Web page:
This is the first year that I am spending Christmas in my adopted country, Italy. Last year, 2008, I was in Santa Rosa, California working on my extended visa with the Italian consulate in San Francisco, and had Christmas with my sons, their wives and my two grand children.
A lot has changed in my life this year. Elizabeth and I are nearing our second anniversary in March. I am working with her catering group as a cook, and doing some instruction in the cooking classes. I continue, slowly, learning Italian each week and that is getting a bit better. My scientific life has been put on hold though I do read a lot and follow the current scientific thinking and trends.
On a personal level, my weight has remained at 165 pounds since flattening out in June 2009. I have found that I can eat and enjoy lots of different kinds of food without discomfort. That includes an occasional glass of wine, or spirits. In a recent discussion on line I found that after weight loss surgery, alcohol reacts more quickly on the system and some say that one drink may be the equivalent of four, so if you are going to imbibe, do it carefully and be aware of the effects it may have on you. This is not to say don’t drink, but early in the post-surgical healing, the alcohol may irritate the surgical site, so slowly, slowly. A little at a time.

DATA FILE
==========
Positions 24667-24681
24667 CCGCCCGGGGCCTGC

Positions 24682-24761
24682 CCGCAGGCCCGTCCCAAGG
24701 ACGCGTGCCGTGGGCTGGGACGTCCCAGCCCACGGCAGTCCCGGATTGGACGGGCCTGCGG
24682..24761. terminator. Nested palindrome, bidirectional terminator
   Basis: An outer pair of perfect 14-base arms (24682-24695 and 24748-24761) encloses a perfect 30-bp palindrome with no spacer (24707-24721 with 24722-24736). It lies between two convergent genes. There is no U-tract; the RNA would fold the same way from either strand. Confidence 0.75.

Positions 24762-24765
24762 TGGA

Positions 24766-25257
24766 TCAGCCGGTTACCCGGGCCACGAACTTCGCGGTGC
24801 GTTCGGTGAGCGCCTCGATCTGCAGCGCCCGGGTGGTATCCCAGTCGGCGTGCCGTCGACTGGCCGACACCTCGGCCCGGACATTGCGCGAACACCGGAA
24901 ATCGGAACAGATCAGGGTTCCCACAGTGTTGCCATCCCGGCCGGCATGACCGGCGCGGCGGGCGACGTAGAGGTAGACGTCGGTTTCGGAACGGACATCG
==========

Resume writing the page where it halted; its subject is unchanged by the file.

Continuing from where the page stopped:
So this Christmas I will write about the experience of being and eating in Italy during the holidays.
Natale con i tuoi; Pasqua con chi vuoi. Christmas with your family; Easter with whomever you like.
The Christmas holidays in Italy are an extended time, running from Christmas Eve until the 6th of January. It is a time for family gatherings, traditional foods, and celebrations. These are predominantly religious holidays, but over the years the religious nature has been diluted somewhat by the secular.
This Christmas Eve, we will be hosting a party for between 12 and 15 friends here at Casa Ruspante. The house has been decorated with our new presepe (crèche) I bought for Elizabeth at the local Christmas market in Umbertide. It is composed of clay figures, painted in great colors and was hand made in Peru. It makes a nice addition to the Christmas sideboard. Hand-painted ornaments are placed around, with a gold garland of tinsel. A ceramic Christmas tree adds some green to the display and an added festive touch. Candles are set up, to be lit before dinner. Gifts for friends are all wrapped and placed on the sideboard to hand out on Christmas Eve. They are small gifts, more tokens of affection than anything else. They are often things like kitchen towels and implements, various marmalattas I have put up, and in at least one case, cash. Our stockings (le calzi) are hung from the mantle.